Mt. Everest: 29,029’ (8,848m) of awe-inspiring, difficult, adventurous, dangerous climbing… some people have looked at Everest and thought climbing it is necessary. Others call those people crazy! 

Well, call me crazy but I did it. No, I didn’t fly to Nepal and climb the actual mountain. I’m not a former pro athlete or extraordinarily gifted human, nor am I an adventure/adrenaline junky looking for a fix. I’m just a 50-year-old son of God who has a family, a job, a dog, a bicycle, and I landed myself in the Everesting Hall of Fame. And you can too!

The Backstory

Why would I do such a thing? Well, a friend of mine from work invited a bunch of work friends to ride from one side of the USA to the other in an effort to raise money for cancer research. I was excited to be invited by him to do it, only I hadn’t ridden a bike in years. When I was a Boy Scout our troop had ridden from Chico, California up to the north shore of Lake Tahoe (roughly 100 miles). It took us 2 days to ride up but only one day to ride down. I thought I would never do anything that extreme again.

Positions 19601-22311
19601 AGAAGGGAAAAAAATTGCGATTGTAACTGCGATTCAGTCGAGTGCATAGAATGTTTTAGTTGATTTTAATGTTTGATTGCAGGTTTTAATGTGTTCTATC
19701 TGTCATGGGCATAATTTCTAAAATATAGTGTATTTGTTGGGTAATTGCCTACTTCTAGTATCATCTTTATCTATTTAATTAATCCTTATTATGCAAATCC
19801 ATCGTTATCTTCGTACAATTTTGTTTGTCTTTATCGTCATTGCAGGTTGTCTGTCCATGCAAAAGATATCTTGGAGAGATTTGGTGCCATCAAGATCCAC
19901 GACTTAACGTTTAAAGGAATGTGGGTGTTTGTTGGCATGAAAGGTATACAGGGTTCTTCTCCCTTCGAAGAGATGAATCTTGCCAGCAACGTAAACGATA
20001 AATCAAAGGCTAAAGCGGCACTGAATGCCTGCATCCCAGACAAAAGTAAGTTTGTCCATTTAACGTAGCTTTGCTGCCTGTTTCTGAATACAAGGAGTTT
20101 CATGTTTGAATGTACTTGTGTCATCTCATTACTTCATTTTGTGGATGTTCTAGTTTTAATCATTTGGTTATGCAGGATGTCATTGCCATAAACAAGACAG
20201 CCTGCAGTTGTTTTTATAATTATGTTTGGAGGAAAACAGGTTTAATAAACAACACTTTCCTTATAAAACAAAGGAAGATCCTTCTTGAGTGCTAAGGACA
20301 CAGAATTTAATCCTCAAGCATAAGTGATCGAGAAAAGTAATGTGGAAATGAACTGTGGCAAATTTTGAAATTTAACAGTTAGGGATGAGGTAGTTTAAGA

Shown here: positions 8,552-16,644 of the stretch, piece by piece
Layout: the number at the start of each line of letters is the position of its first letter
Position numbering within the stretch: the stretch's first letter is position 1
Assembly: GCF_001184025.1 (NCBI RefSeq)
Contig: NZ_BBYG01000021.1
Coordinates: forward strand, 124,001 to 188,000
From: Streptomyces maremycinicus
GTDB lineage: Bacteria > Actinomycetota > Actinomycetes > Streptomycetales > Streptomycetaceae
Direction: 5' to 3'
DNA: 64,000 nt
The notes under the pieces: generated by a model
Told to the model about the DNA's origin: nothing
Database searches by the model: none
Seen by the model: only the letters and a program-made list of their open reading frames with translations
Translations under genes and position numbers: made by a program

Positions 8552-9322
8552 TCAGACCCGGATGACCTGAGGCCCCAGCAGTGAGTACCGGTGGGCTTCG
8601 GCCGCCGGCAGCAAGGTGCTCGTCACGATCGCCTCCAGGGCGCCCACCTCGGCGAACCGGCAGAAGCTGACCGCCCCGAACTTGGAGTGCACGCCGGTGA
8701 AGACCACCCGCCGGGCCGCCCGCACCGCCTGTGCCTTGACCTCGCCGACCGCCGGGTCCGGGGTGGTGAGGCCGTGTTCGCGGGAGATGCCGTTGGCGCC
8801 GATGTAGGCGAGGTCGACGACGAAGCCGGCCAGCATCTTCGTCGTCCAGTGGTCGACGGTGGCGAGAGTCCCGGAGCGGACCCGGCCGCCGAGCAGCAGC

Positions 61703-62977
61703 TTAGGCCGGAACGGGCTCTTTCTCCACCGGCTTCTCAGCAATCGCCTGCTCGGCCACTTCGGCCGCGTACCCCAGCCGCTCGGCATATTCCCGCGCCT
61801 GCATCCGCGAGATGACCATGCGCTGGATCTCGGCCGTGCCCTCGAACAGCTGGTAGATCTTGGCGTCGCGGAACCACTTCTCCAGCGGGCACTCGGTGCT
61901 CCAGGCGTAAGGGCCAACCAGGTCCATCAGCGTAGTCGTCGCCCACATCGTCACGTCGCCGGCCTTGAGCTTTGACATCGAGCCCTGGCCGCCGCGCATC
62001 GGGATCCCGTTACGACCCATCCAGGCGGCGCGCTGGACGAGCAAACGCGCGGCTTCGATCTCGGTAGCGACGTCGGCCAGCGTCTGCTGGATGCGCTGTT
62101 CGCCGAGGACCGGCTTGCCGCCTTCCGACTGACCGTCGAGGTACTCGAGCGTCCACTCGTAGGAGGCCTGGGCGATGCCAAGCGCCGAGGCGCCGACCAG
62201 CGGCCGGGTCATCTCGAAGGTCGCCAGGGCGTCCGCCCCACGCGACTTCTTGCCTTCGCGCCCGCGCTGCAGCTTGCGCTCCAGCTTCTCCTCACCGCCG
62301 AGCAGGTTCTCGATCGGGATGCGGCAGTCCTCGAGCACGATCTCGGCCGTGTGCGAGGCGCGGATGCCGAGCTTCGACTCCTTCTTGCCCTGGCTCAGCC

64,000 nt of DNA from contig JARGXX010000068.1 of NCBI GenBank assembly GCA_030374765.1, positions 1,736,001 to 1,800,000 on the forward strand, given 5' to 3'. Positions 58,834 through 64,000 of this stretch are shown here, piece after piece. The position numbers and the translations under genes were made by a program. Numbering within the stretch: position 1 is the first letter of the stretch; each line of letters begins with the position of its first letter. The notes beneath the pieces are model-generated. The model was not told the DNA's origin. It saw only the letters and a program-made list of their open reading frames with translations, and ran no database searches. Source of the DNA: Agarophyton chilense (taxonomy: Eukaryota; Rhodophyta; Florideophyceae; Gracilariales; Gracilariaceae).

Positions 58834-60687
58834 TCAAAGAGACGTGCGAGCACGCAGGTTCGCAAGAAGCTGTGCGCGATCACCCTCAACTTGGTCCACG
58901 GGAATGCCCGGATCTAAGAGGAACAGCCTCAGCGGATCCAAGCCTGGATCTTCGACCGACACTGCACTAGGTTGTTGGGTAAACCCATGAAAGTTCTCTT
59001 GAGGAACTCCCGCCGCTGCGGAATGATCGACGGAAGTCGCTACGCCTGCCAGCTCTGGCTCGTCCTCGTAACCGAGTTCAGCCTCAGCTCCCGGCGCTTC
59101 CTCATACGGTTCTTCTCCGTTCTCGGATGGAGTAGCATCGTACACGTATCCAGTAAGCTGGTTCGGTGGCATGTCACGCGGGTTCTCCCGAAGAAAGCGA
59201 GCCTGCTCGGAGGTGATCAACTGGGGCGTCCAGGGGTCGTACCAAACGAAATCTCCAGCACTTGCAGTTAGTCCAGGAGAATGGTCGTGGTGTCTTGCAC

In 2016 I bought my first road bike, a Razik Vortex. It’s a custom frame that I’ll bet you have never seen in person. (My friend Ryun is one of the co-founders of the company and I’m proud to own one of his bikes.) In 2017 I got a new job in Dallas, Texas and moved my family to where the wind never stops and temperatures reach 70 degrees in January. I joined the Shawnee Trails Cycling Club (2018 Bicycle Club of the Year) and learned how to ride in a group.

Then in 2018 I did finally participate in the company bike ride, Boise ID to Salt Lake City UT. We went on to raise over $1 million dollars for The V Foundation that year!

2019 was when cycling really took off for me. I averaged 5 rides and 100 miles per week. My uncle had shown me his Wahoo Kickr and Climb setup, and introduced me to Zwift. As a video game junkie growing up, I couldn’t wait to get set up, so I begged my wife for an early anniversary/birthday/Christmas present and bought myself a Kickr.

On January 2, 2019, I took my first Zwift ride. 356 days later, I rode my bike up the height of Mt Everest.

Everesting is described as fiendishly simple, yet brutally hard. Ride hill repeats on any hill anywhere in the world (or on Zwift) in a single activity until you climb the equivalent height of Mt. Everest. The concept was created by Hells 500, who also control the induction into the Hall of Fame. contains the rules to follow. Once you are inducted you are worthy to wear the Grey Stripe kit. I can’t wait to get mine.